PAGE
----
Hospitals in Texas that used computers to keep track of patient records and manage care had lower rates of deaths, complications and costs, U.S. researchers said this week, offering a strong argument for hospitals to go “paperless.”
They said patients treated in hospitals that ranked highest in use of health information technology to manage patient records and physician notes were 15 percent less likely to die compared with patients in hospitals that ranked lower.
“If these results were to hold for all hospitals in the United States, computerizing notes and records might have the potential to save 100,000 lives annually,” Dr. Neil Poe of Johns Hopkins University School of Medicine in Baltimore, who worked on the study, said in a statement.
The study, published in the Archives of Internal Medicine, lends fresh evidence that information technology can improve health quality and cut costs by reducing errors.
President Barack Obama has pledged to encourage hospitals to shift to such systems as part of healthcare reform. But a number of recent studies, including one last May by the Congressional Budget Office, suggest the promise of health information technology was overstated.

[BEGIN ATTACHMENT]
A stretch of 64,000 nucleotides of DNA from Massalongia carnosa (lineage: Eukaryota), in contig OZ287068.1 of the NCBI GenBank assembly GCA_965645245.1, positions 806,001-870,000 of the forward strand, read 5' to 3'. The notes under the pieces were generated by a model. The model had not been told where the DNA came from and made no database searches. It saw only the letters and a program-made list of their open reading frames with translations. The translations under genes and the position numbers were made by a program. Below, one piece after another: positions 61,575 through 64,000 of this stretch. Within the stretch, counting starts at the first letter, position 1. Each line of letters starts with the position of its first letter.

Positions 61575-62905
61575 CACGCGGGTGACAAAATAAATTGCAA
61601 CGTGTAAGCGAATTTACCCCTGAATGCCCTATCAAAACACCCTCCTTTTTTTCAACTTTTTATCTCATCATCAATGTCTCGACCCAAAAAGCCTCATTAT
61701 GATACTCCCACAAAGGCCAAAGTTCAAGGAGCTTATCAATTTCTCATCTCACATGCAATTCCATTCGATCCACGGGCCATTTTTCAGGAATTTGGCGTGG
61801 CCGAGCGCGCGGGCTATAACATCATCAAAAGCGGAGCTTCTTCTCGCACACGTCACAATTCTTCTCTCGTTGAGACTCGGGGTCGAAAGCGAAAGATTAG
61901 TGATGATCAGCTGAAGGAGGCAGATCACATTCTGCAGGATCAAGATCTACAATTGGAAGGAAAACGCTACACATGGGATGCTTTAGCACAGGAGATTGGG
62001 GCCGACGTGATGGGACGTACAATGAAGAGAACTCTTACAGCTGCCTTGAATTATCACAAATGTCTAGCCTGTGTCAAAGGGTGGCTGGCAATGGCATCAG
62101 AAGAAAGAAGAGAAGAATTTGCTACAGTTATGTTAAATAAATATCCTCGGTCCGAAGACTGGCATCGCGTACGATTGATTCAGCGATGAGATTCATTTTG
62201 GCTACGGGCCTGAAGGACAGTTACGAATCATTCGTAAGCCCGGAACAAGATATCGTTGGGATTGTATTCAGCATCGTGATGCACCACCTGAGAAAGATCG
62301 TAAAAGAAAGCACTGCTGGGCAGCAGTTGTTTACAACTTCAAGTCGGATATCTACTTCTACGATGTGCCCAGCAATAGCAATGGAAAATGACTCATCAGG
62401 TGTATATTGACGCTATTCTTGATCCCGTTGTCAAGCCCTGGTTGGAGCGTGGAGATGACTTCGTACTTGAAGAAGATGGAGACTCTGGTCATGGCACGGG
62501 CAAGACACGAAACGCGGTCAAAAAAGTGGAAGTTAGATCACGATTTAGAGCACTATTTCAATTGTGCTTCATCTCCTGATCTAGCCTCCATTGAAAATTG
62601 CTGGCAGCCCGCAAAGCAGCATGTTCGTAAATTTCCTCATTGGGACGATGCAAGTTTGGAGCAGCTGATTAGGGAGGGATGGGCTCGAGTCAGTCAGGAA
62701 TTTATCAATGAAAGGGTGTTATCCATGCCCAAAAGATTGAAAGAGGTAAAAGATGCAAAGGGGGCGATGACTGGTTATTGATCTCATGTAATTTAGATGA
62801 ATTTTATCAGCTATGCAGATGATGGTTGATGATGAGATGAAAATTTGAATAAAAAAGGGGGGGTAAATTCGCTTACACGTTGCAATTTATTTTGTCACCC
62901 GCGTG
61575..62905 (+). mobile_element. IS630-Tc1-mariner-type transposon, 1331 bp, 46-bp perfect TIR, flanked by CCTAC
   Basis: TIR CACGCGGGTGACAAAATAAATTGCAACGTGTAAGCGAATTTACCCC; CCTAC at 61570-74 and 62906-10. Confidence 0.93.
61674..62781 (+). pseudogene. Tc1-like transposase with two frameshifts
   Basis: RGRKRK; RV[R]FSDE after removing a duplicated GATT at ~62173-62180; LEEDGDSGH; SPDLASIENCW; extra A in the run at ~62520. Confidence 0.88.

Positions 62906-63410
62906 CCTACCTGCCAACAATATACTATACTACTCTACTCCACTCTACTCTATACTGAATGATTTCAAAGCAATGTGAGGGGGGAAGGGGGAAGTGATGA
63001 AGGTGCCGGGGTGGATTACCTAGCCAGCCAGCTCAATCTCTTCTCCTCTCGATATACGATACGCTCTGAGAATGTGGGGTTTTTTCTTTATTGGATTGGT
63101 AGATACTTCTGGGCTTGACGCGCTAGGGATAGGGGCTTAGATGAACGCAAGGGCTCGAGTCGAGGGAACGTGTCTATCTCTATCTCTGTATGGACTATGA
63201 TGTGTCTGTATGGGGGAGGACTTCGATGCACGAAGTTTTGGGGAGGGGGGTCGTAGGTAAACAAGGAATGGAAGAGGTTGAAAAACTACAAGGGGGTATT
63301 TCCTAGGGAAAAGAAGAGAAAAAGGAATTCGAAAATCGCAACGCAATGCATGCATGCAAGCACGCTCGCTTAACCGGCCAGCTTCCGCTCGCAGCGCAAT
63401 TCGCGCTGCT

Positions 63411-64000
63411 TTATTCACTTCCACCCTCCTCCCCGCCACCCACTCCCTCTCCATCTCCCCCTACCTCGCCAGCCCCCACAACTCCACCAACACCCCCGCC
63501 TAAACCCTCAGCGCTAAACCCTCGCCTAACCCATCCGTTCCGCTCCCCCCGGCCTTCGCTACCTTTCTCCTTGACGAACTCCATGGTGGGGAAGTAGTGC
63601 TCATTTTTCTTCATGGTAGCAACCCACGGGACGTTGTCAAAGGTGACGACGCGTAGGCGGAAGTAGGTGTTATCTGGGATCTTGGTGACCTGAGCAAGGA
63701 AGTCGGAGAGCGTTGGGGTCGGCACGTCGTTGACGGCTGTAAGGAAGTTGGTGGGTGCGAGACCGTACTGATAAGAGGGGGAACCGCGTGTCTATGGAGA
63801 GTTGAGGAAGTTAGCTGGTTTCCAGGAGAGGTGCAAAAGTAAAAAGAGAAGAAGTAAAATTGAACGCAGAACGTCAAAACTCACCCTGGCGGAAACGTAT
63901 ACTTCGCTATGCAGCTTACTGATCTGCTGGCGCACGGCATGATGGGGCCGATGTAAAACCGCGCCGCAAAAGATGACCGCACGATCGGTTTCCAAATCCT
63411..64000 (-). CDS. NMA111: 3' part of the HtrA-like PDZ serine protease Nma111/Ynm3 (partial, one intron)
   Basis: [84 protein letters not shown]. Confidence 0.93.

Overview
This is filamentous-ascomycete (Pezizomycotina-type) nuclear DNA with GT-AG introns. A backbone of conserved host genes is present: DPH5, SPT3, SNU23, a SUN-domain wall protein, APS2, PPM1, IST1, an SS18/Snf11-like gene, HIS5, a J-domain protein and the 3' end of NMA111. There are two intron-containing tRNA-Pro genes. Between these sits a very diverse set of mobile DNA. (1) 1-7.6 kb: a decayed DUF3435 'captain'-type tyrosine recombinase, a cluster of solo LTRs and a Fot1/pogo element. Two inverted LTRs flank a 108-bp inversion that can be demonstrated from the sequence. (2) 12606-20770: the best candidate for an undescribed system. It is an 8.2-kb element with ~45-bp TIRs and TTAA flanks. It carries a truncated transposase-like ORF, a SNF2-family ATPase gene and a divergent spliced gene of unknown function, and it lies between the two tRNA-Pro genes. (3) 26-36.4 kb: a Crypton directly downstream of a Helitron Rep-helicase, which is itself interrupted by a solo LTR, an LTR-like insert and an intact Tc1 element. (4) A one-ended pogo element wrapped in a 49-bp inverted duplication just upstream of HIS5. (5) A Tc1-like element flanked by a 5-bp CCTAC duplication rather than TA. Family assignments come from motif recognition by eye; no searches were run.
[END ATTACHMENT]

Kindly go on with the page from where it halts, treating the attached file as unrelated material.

The current study led by Dr. Ruben Amarasingham of the University of Texas Southwestern Medical Center in Dallas took a different approach. Rather than simply looking at the presence of information technology, the researchers looked at whether doctors were actually using it.
Records of over 160,000 patients studied
They surveyed doctors at 41 urban hospitals in Texas and divided the hospitals into three groups according to their use of technology.
Then, they checked the records of more then 160,000 patients over age 50 to see if there was a link between information technology and the care given for one of four conditions: heart attack, heart failure, heart bypass and pneumonia.
The researchers looked at four types of information systems – those that automate notes and records, manage tests results, manage doctor’s orders for patient care and those that help doctors make medical decisions.
Overall, patients treated at hospitals where information technology was used the most by doctors had 16 percent lower odds of having a complication than patients where information technology was used less.
“They found that increased use of information technology was associated with both lower costs and better outcomes,” said Dr. David Bates of Brigham and Women’s Hospital in Boston, whose editorial on the study appears in the same journal.
Different software programs were associated with different benefits. Hospitals that scored high in the use of software to automate patient records and notes had 15 percent lower odds that patients would die during their hospital stay.
At hospitals with high scores in use of software to track a doctor’s orders, heart attack patients had 9 percent lower risk of dying and bypass patients had 55 percent lower odds of dying compared with hospitals used the technology less.
“This is a very important set of results,” Bates said in a telephone interview. “I do think it supports the new administration’s agenda.”